MIAMI (CBSMiami) – According to a national study, Miami is among the cities with the worst traffic congestion in the country.
Even though we are all stuck in the gridlock, studies suggest it is women that are most affected by long commutes.
It takes South Florida mom Jennifer Aleman an hour and 45 minutes to drive to and from work every day.
But before she starts the arduous trip, she has to drop off her oldest son at the bus stop at 5:30 a.m. and then make sure her youngest son, Matthew, is fed, homework is done and is ready for school.
He walks to the bus stop after Aleman leaves.
Aleman’s commute begins at 6:15 a.m. when it’s still dark out. When it rains, Aleman’s trip can take as long as two hours and 30 minutes from her home in Homestead to her office at the University of Miami’s medical campus in the city of Miami.
A number of studies over the last decade put Aleman’s plight in a larger context – commuting stresses out women more compared to men.
“Sometimes I’ll be in my car and I just want to go home. I want to turn around and say forget it. I can’t do this today,” said Aleman.
A study out of the U.K. titled “It’s Driving Her Mad” found that women feel the psychological impact of commuting four times as strongly as men.
Dr. Jeff Newport is a psychiatry professor at UM’s Miller School of Medicine.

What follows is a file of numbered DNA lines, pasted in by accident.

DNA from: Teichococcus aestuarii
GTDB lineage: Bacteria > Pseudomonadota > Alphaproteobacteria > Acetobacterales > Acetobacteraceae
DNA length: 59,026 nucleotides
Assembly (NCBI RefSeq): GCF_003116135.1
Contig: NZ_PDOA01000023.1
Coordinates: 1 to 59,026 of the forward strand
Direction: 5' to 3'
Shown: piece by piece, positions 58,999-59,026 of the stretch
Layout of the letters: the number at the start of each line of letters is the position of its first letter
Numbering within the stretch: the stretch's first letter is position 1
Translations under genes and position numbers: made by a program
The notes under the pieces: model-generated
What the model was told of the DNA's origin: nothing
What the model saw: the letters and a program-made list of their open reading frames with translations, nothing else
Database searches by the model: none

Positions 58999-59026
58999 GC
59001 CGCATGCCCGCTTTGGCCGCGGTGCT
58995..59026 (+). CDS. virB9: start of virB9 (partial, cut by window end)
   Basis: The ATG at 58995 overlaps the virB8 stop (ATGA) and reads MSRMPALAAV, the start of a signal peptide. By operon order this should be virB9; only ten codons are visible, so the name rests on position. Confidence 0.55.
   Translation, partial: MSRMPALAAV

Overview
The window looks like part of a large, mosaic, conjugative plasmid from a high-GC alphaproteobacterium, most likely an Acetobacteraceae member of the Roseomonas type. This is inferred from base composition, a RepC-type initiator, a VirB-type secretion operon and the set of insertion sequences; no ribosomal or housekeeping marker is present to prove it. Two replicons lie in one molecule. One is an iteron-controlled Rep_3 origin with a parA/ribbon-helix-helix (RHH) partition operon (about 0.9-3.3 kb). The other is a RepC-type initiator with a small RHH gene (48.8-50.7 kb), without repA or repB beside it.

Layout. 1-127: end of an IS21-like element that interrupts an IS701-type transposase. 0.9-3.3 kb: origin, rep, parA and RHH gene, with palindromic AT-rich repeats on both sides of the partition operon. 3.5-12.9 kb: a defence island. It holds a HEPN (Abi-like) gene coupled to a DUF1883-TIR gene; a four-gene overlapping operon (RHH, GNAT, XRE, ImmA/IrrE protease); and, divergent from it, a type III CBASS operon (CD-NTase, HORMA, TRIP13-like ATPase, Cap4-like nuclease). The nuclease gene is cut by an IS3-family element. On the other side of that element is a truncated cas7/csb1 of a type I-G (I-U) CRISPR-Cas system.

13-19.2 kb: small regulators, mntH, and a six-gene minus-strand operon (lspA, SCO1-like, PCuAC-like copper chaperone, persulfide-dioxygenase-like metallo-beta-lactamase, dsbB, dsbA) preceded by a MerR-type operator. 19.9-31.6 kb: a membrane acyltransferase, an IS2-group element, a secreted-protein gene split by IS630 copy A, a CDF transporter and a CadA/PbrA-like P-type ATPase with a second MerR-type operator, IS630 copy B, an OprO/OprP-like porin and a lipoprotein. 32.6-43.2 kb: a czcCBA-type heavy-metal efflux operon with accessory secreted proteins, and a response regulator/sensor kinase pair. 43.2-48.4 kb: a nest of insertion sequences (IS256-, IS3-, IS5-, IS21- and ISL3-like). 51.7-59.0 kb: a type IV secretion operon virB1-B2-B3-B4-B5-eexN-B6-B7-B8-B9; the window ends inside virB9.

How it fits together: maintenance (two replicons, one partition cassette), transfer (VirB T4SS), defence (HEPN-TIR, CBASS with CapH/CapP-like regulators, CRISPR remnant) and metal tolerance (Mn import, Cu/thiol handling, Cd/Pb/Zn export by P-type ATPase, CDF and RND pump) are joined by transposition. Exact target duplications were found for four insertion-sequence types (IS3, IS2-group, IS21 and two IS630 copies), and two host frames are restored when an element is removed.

“It’s more of an issue between mothers and fathers than women versus men,” said Dr. Newport.
He believes the discrepancy began half a century ago. Following WWII, women entered the work force but never reduced the amount of household responsibilities.
“Because of our culture, and the way it has evolved over the years, it does place a disproportional share of the burden upon women,” he said.
Commuting, for women, gets added to an already heavy workload that often includes children and the day-to-day household tasks that come with being a mother.
Aleman said, “I get home and 7 or 7:15 [p.m.] and it’s okay you need to run out and get something for dinner or you need to run out to get something for school for a project for the kids.”
For many women, commuting is not just a matter of getting through rush hour – it’s also running through the list of things that have to get done when they get home.
The study found that even though men still leave earlier, work later and have longer trip times it’s women that are overwhelmed by the bumper to bumper drive.
“When you take the burden of that long drive and place it on the mountain of responsibility that are already being encountered you hit a tipping point,” said Dr. Newport.
He added that tipping point could result in severe anxiety, heart disease and even depression if not checked.
For Aleman, it’s lead to weight gain.
“You’re stuck in a car all day and then you get home and you’re frustrated and maybe you shouldn’t have had that piece of chocolate cake but you just sat in traffic for two hours so you want that piece of chocolate cake or glass of wine or both!” said Aleman.
To avoid the health issues, Newport says to ask for help.
“When responsibilities become unreasonable then your options are basically to delegate those things,” he said.
Pass out the responsibilities to your kids, spouse and family members.